Introducing the Sony EE34

You can't buy it from Sony's website. If you blinked you might have missed the news popping up on a couple of different sites about its existence. If you were on the phone with me when I called Jarred about it, you might even have shared his reaction: "Sony makes a budget AMD laptop?" But sure enough they do, and we have a  budget Sony EE34 notebook on hand that's liable to raise more than a few eyebrows. Around $600 for a Sony Vaio AMD-based notebook with a Blu-ray drive standard? They make those?

As a matter of fact, they do. With Intel's Sandy Bridge recall having largely enervated the retail market, we thought it would be a good opportunity to take another look at what AMD has on hand. When we saw the EE34 on the shelf, it wound up being such a curiosity that we knew we had to find out just what exactly a budget Sony Vaio AMD notebook means. This is also the first of hopefully many Sony notebooks we'll be taking a look at in the future and yes, we've heard your calls, we're trying to get a Z series on hand.

In the meantime, though, we're going to check out what happens when an AMD Athlon II mobile processor with a 25W TDP hangs out inside one of Sony's attractive Vaio notebooks.

Sony EE34 Specifications
Processor AMD Athlon II P340
(2x2.2GHz, 45nm, 1MB L2, 25W)
Chipset AMD RS880M Northbridge + SB800 Southbridge
Memory 2x2GB DDR3-1333 (Max 2x4GB)
Graphics AMD Mobility Radeon HD 4250 IGP
(40 Stream Processors, 510MHz core clock)
Display 15.6" LED Glossy 16:9 1366x768
(LG LGD02CA Panel)
Hard Drive(s) 320GB 5400 RPM
(Toshiba)
Optical Drive BD-ROM/DVD+-RW Combo Drive
Networking Realtek PCIe Gigabit Ethernet
Atheros AR9285 802.11b/g/n
Audio Realtek ALC269 HD Audio
Stereo speakers
Headphone and microphone jacks
Battery 4-Cell, 11.1V, 39Wh battery
Front Side MS reader
SD/MMC reader
Wireless switch
Indicator lights
Headphone jack
Microphone jack
Left Side AC adapter
Exhaust vent
Ethernet jack
D-SUB
HDMI
USB 2.0
Right Side 3x USB 2.0
Optical drive
Kensington lock
Back Side -
Operating System Windows 7 Home Premium 64-bit
Dimensions 14.56" x 9.78" x 1.26"-1.47" (WxDxH)
Weight 5.90 lbs
Extras Webcam
Flash reader (MMC, SD/Mini SD, MS/Duo/Pro/Pro Duo)
Blu-ray drive
103 key keyboard with 10-key
Warranty 1-year limited warranty
Pricing Available online for $630

It's no big secret that Intel's "Core 2010" series of mobile processors are faster than AMD's current lineup, and that the Sandy Bridge-based "Core 2011" series will be faster still. The problem is that the former are drying up in retail (no doubt due to trying to shift inventory to make room for the Sandy Bridge refreshes) while the latter are still about a month away due to the recall. That leaves us with a healthy amount of AMD-based notebooks on the market, and as we'll see that's not such a bad thing.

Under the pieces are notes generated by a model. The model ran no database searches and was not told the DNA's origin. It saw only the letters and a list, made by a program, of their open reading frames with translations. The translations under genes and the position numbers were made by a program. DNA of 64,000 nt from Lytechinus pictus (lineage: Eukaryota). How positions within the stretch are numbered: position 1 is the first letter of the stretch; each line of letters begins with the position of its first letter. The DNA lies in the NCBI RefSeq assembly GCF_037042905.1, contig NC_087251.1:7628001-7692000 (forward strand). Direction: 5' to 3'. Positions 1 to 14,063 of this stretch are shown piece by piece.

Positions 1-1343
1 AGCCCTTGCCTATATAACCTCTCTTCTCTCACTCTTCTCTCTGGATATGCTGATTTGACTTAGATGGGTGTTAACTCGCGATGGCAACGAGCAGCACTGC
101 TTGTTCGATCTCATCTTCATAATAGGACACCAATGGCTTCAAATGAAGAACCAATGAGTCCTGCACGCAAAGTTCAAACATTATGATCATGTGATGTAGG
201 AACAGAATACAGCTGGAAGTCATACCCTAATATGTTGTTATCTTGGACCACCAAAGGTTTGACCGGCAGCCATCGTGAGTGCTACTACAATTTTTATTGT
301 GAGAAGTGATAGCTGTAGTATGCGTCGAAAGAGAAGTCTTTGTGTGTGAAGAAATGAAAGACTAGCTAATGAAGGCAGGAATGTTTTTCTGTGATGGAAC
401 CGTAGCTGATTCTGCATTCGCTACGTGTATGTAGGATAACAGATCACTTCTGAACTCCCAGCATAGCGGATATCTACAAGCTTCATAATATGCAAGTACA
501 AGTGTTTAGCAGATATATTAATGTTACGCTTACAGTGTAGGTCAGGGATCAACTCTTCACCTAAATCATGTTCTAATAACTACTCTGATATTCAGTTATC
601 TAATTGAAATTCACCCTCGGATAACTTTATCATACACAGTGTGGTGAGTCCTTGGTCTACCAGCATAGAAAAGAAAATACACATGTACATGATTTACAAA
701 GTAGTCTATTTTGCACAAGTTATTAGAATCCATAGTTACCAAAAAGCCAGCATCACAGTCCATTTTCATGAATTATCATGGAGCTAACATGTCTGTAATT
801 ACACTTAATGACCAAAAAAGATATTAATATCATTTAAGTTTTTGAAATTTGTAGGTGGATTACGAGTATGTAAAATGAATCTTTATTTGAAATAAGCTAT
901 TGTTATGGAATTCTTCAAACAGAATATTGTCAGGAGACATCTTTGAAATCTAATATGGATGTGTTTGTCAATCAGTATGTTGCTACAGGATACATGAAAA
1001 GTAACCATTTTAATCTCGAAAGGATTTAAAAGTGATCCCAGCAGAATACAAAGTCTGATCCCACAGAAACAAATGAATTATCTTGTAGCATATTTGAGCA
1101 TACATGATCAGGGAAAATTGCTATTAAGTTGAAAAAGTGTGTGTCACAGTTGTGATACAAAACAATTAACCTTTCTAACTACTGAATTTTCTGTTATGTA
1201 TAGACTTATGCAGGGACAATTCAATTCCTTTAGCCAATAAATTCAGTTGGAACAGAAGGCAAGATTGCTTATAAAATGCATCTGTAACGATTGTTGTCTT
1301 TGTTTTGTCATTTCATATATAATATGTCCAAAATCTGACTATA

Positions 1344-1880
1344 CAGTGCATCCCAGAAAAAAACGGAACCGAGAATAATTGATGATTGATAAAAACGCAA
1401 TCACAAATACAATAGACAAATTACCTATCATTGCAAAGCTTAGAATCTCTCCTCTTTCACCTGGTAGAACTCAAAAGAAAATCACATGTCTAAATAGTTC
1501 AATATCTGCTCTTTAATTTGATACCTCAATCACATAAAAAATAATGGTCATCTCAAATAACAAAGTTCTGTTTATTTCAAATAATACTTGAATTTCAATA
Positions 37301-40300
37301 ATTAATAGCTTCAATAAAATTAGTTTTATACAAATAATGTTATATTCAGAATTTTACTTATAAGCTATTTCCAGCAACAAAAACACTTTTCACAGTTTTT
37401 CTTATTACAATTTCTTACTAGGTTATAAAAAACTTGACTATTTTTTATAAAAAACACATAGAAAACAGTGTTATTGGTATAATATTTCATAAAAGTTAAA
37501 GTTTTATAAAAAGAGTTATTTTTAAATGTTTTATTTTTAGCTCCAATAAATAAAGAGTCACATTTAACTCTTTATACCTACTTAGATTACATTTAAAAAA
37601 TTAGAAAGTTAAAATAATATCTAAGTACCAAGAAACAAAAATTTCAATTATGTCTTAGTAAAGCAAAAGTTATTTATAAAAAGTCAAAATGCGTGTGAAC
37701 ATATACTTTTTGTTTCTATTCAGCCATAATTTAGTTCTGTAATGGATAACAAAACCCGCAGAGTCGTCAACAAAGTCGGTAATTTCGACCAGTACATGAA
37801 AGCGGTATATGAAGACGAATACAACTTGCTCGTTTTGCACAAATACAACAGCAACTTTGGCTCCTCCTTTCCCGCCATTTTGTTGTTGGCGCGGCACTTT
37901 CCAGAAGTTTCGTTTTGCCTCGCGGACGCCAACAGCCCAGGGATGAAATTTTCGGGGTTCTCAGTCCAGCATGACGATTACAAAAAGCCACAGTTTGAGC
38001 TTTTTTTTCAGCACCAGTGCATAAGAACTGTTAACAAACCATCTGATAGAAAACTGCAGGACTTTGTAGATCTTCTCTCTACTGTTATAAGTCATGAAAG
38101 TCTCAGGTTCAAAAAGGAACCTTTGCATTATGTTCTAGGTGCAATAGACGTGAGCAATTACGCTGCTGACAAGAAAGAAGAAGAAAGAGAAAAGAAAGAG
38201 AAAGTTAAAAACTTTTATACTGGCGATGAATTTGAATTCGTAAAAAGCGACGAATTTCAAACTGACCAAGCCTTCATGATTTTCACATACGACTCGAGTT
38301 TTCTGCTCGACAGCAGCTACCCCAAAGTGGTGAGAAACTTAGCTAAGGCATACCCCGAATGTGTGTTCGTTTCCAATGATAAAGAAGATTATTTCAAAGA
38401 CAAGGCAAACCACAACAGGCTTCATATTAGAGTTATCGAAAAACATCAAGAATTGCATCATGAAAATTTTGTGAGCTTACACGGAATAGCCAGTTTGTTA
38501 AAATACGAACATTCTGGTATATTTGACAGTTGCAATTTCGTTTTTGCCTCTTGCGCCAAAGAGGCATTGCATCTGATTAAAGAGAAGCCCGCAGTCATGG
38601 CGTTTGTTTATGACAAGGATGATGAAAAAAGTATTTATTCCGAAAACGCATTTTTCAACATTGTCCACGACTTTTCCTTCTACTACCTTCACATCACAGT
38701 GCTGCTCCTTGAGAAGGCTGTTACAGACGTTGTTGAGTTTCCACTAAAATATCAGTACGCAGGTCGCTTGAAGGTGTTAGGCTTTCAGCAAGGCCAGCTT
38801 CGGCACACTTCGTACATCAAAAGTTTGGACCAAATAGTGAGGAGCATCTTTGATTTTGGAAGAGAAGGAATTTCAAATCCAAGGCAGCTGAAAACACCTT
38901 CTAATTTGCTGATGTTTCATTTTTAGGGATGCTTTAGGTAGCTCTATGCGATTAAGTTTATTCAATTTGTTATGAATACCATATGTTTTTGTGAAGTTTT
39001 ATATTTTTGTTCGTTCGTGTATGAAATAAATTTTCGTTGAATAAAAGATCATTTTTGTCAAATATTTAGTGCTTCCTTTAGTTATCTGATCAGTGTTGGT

The Athlon II P340 (so nice of AMD to finally do away with any sense of logic in their chip naming just like Intel did) is basically the same as the dual-core desktop Athlon II, with no L3 cache but 512KB of L2 cache per core. It runs at an unexciting 2.2GHz, but should still provide enough processing power to handle most tasks. The best part, of course, is that this chip also features a 25W TDP that you'll see Sony actually manages to get some mileage out of.

Well, that's not the only best part. The other part is that while AMD's 40-shader integrated graphics haven't exactly aged gracefully, they're still better than any other IGP currently widely available on the market (NVIDIA's GeForce 320M is only available in MacBooks, and the 9400M is basically gone now) barring the Radeon HD 6310 in AMD's E-350, which brings with it the baggage of a much slower processor. As a result the Mobility Radeon HD 4250 may not be much but it can at least get the job done for the lightest of gaming, though most users will be disappointed to see it doesn't share the 700MHz core clock of the desktop IGP.

The other big selling point of the Sony EE34 is the Blu-ray drive, making it a very affordable way to get a decent computer and a Blu-ray player in one shot. The middling 720p screen may not help you get the most out of your movie watching experience, but it's a start, and there's always the HDMI port for external displays.

As for the rest of the EE34, connectivity is generally good and the 4GB of DDR3 is ample, but the system is bogged down by a lowest-common-denominator 5400RPM Toshiba hard drive with a paltry 8MB of cache. Every time I have to use a Toshiba or Fujitsu hard drive I feel like I'm being punished for something, and it's a disappointment to see them when most vendors have switched to using Seagate or Western Digital drives (though Samsung and Hitachi are also fine candidates.) 

An Inexpensive Vaio?
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  • rns.sr71 - Tuesday, February 22, 2011 - link